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American Gods Interlude: Essie Tregowan 
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Post American Gods Interlude: Essie Tregowan
Synopsis: "In truth the American colonies were as much a dumping ground as an escape, a forgetting place." Essie came from Cornwall, convicted as a thief, her death sentence commuted to transportation. She brings her stories of the piskies into a 'land with no time for magic', and lies her way into a good marriage. pp103-113



Mon Jun 01, 2009 12:29 am
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Post Re: American Gods Interlude: Essie Tregowan
Gaiman as Ibis wrote:
It is a fine fiction…that America was founded by pilgrims, seeking the freedom to believe as they wished, that they came to the Americas, spread and bred and filled the empty land.


Gaiman as Ibis wrote:
In truth the American colonies were as much a dumping ground as an escape, a forgetting place.


Here, Gaiman seems to be debunking the old pilgrim mythology that so many Americans hold dear. So many people seem to focus on Plymouth Rock and forget Georgia (which was originally a convict state. In addition, he is pointing out that the land that the pilgrims took over was not empty land. It was inhabited by Indians and had been for years. Thus, the new Americans took what they had no right to take – the land and the belief systems of the Indians that they displaced.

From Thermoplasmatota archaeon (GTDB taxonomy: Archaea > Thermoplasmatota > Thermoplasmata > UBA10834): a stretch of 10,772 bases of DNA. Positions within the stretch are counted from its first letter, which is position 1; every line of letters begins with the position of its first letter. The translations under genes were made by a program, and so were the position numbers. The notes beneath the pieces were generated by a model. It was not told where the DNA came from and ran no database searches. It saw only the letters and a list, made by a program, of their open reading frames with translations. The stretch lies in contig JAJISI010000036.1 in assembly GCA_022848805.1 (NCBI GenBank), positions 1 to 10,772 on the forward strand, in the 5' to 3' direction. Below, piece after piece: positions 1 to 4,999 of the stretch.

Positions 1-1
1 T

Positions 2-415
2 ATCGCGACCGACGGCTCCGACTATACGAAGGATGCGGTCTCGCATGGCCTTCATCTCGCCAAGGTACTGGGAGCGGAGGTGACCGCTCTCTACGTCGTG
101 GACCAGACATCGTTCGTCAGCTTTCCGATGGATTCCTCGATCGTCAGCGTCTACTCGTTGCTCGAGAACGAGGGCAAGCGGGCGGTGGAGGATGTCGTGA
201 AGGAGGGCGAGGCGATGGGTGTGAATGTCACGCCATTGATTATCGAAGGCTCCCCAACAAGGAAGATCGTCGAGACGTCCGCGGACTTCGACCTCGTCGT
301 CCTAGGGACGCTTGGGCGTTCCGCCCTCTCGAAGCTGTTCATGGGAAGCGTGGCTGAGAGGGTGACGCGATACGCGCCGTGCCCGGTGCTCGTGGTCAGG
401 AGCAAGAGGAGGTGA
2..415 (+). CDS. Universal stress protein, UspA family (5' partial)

Gaiman as Ibis wrote:
Nor I [have a quarrel] with you,” said the red-haired fellow, a little sadly, “although it was you that brought me here , you and a few like you, into this land with no time for magic and no place for piksies and such folk.


When America became a dumping ground for the unwanted and a place of religious freedom, many forms of worship of many different gods were brought over with the immigrants. However, American moved so quickly into an Industrial Revolution that the magic people had brought with them was forgotten. America became a land of industry and not magic. Therefore, there was no longer any room for things like piksies to grow and thrive. Culturally, they became all but lost.



Sat Jun 27, 2009 12:15 am
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Krysondra wrote:
Quote:
When America became a dumping ground for the unwanted and a place of religious freedom, many forms of worship of many different gods were brought over with the immigrants. However, American moved so quickly into an Industrial Revolution that the magic people had brought with them was forgotten. America became a land of industry and not magic. Therefore, there was no longer any room for things like piksies to grow and thrive. Culturally, they became all but lost.


This is so spot on!